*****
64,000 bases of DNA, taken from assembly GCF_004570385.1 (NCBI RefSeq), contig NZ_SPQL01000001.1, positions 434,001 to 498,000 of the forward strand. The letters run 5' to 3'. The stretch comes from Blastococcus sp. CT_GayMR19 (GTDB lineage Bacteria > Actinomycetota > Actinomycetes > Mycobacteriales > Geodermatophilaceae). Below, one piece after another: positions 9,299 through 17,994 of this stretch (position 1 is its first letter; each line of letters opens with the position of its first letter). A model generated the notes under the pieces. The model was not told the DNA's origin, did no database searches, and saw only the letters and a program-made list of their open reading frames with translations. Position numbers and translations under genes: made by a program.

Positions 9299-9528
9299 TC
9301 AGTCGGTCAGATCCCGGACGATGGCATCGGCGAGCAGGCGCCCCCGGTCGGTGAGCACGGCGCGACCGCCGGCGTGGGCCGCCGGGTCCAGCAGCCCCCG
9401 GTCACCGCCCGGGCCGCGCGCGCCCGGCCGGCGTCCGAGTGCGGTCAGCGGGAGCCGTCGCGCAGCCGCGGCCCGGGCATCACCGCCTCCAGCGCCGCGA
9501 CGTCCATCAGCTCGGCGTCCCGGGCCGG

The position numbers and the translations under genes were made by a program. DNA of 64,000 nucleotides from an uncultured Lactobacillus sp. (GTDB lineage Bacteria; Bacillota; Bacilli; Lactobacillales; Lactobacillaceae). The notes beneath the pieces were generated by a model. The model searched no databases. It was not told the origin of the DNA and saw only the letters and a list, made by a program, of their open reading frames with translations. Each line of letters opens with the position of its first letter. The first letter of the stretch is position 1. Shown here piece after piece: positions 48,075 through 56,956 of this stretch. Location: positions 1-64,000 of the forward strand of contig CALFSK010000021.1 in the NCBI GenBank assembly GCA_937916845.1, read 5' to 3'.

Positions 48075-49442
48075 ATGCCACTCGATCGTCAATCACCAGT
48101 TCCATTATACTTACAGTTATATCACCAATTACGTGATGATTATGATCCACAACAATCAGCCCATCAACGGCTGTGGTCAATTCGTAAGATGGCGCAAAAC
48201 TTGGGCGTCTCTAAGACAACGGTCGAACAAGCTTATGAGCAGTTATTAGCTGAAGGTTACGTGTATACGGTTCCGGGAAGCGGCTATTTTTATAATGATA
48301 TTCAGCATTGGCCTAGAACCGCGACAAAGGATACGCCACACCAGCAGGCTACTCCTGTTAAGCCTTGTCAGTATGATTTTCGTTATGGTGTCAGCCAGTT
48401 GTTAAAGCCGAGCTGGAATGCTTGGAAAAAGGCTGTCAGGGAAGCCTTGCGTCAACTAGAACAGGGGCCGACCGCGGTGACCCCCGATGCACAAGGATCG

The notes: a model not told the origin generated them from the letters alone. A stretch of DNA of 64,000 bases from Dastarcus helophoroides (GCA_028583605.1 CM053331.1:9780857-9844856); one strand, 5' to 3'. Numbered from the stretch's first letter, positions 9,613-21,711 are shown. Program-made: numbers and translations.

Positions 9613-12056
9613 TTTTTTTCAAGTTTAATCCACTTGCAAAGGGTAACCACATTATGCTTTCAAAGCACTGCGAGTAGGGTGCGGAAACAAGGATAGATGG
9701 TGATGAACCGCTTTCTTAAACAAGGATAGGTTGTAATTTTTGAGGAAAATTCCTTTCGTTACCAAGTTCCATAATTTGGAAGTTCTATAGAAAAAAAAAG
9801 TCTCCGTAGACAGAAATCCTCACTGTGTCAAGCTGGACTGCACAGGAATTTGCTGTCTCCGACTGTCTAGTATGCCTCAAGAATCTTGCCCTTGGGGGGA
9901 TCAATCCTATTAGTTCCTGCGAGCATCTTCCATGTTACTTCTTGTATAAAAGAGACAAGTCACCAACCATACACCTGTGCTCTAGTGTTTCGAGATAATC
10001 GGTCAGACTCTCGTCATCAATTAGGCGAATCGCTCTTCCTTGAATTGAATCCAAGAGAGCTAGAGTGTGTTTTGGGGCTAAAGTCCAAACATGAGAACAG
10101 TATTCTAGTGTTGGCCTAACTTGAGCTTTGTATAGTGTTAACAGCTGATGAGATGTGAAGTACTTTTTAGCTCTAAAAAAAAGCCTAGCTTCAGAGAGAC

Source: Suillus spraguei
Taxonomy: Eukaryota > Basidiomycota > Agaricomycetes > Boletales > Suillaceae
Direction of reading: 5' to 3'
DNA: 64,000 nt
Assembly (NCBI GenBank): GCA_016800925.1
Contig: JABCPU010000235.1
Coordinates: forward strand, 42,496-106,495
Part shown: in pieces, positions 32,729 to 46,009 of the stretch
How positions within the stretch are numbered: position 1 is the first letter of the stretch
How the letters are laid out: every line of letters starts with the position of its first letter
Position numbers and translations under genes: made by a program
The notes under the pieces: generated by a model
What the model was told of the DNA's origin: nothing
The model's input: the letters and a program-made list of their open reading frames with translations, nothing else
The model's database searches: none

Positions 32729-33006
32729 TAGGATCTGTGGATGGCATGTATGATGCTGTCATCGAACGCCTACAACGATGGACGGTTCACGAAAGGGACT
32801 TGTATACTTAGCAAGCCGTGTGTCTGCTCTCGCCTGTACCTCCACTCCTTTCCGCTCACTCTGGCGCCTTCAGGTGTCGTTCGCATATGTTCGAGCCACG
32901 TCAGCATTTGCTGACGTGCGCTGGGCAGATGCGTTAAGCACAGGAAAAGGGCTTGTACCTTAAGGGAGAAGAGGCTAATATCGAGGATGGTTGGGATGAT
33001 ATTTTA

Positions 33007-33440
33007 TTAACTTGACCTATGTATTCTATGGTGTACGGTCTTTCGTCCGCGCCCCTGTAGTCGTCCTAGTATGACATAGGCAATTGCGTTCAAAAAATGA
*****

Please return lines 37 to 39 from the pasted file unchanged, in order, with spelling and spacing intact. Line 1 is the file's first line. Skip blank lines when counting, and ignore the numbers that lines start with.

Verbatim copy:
Positions 32729-33006
32729 TAGGATCTGTGGATGGCATGTATGATGCTGTCATCGAACGCCTACAACGATGGACGGTTCACGAAAGGGACT
32801 TGTATACTTAGCAAGCCGTGTGTCTGCTCTCGCCTGTACCTCCACTCCTTTCCGCTCACTCTGGCGCCTTCAGGTGTCGTTCGCATATGTTCGAGCCACG